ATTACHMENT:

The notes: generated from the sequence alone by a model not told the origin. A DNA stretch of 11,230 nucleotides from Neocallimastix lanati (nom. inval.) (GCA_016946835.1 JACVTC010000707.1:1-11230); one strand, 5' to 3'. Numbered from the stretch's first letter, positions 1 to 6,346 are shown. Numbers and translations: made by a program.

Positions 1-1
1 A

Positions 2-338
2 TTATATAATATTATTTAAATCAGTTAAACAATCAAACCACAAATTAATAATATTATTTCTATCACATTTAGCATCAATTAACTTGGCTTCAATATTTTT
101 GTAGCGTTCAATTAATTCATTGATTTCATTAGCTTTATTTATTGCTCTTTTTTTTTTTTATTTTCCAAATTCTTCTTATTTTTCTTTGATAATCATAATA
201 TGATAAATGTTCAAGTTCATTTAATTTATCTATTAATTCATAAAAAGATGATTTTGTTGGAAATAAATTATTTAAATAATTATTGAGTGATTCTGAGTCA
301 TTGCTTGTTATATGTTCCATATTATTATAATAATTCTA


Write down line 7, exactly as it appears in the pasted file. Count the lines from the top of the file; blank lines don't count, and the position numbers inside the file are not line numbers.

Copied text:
201 TGATAAATGTTCAAGTTCATTTAATTTATCTATTAATTCATAAAAAGATGATTTTGTTGGAAATAAATTATTTAAATAATTATTGAGTGATTCTGAGTCA